Capsule Recommendation: HHhH (a.k.a. Himmlers Hirn heisst Heydrich) by Laurent Binet / trans. Sam Taylor

Laurent Binet, escritor francés, galardonado con el Premio Goncourt.  Reinhard Heydrich

This is a profoundly troublesome book to review in short order because, for me personally (if you’ll excuse the intuitive knee-jerk redundancy), Laurent Binet’s HHhH assumes the status, or perhaps the infrequent and baffling honour, of being a work of literature I appreciate and recommend, with some qualification, despite a host of initial (and not insubstantial) misgivings I harboured during the reading process. In fact, I would say — without express inhibition — I love this book, but this reaction might be characterised as contradicting my initial evaluation of Binet’s material. In some ways (and for a more explicit context), this is a critical reaction I can only attribute to a few previous instances: I recall enjoying David Mitchell’s The Thousand Autumns of Jacob de Zoet, but felt that its entire second/middle act should have been excised entirely or revised thoroughly, and I grappled with my increasingly diminishing enthusiasms over Haruki Murakami’s 1Q84, if only because I would have designated Murakami’s novel structurally and narratively unsalvageable, if not for the final/third book which somewhat redeemed the systematically flawed entity for me as a whole. What I can express, in framing Binet’s HHhH in this tendentious context, is that it is certainly the best of the three works, and that the authorial issues I encountered upon reading Binet’s book nonetheless retain a verisimilitude with those I reconciled myself to when reading both the Mitchell and the Murakami: in sum, Binet’s work improves itself unequivocally from about the final third on.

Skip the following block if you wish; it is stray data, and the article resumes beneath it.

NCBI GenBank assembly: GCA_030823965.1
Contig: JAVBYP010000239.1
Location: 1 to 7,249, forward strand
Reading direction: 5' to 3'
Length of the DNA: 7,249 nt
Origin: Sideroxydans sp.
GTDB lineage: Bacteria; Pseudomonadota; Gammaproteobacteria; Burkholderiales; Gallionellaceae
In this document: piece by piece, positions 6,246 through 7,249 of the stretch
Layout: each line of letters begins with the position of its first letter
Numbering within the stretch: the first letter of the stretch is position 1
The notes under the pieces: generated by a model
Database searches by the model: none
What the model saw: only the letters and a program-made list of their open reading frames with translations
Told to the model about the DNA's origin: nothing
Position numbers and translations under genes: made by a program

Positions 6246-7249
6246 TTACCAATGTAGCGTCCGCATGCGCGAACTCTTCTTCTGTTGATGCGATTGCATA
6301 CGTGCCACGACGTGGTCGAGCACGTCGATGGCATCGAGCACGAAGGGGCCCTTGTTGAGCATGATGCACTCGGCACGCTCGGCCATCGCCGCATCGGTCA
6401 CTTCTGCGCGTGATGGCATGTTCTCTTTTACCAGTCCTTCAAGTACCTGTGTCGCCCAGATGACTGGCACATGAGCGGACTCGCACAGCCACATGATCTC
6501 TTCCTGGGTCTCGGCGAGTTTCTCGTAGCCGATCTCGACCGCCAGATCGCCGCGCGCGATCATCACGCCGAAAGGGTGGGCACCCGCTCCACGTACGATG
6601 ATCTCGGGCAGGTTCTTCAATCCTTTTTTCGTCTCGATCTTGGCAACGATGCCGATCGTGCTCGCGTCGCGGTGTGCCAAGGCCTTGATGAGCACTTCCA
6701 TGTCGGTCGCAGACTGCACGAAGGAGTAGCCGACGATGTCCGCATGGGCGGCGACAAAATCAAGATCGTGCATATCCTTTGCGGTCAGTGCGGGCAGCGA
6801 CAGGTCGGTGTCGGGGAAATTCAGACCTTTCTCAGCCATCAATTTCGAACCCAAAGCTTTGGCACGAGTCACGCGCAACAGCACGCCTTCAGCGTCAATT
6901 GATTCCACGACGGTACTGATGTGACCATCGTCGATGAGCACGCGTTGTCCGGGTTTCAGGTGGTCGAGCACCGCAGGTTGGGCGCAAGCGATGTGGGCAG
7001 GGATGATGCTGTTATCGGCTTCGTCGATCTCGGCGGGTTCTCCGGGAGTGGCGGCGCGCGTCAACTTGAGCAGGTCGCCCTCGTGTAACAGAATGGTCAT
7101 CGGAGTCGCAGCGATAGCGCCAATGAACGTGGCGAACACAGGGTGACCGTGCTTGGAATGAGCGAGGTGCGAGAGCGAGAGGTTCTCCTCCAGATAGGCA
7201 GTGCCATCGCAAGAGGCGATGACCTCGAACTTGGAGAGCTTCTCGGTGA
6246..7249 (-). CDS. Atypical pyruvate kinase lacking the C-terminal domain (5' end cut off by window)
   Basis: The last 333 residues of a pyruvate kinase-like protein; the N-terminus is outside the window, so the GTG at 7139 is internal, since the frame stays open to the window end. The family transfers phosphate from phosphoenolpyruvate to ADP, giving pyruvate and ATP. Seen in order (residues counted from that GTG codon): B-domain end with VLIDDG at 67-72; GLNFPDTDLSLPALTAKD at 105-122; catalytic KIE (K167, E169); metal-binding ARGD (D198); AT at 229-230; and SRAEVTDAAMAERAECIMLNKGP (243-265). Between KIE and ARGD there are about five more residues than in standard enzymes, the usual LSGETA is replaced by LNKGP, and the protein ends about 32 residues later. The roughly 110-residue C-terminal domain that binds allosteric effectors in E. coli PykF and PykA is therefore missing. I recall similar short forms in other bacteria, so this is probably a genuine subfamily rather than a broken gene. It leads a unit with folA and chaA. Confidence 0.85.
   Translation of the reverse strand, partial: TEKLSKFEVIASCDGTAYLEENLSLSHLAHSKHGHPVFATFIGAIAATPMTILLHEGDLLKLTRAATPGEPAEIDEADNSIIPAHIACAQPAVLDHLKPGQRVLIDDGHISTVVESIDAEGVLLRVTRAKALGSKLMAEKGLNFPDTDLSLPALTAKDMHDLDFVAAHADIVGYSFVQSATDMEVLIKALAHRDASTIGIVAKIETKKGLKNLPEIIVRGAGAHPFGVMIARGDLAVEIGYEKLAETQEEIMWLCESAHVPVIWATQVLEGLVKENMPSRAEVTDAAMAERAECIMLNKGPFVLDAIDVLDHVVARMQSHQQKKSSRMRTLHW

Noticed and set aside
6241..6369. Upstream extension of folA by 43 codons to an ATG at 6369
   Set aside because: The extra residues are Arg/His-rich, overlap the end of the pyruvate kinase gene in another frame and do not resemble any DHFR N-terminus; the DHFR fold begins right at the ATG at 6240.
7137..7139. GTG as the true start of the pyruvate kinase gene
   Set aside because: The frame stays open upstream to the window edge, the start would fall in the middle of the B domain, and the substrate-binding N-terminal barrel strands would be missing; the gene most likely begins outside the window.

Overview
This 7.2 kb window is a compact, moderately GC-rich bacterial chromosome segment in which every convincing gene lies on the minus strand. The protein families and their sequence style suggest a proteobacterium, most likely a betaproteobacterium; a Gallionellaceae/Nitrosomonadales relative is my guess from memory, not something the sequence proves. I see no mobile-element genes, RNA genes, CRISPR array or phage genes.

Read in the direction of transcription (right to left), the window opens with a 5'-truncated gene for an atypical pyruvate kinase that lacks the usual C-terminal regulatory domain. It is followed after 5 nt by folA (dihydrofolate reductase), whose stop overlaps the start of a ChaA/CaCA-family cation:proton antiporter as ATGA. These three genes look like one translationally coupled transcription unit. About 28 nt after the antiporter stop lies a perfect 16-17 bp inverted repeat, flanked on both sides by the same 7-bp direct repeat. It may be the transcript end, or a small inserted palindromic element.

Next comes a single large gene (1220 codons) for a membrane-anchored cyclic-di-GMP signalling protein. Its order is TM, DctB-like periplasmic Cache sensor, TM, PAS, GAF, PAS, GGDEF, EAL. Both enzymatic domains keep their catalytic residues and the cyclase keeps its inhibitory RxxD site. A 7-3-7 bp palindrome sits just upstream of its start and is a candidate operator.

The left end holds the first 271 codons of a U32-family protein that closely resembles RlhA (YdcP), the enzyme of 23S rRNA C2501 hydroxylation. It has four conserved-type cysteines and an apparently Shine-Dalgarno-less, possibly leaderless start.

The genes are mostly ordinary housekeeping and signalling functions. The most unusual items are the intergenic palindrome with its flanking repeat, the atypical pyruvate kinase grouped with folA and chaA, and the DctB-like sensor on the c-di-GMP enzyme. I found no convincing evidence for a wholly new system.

HHhH Binet  HHhH Binet #2

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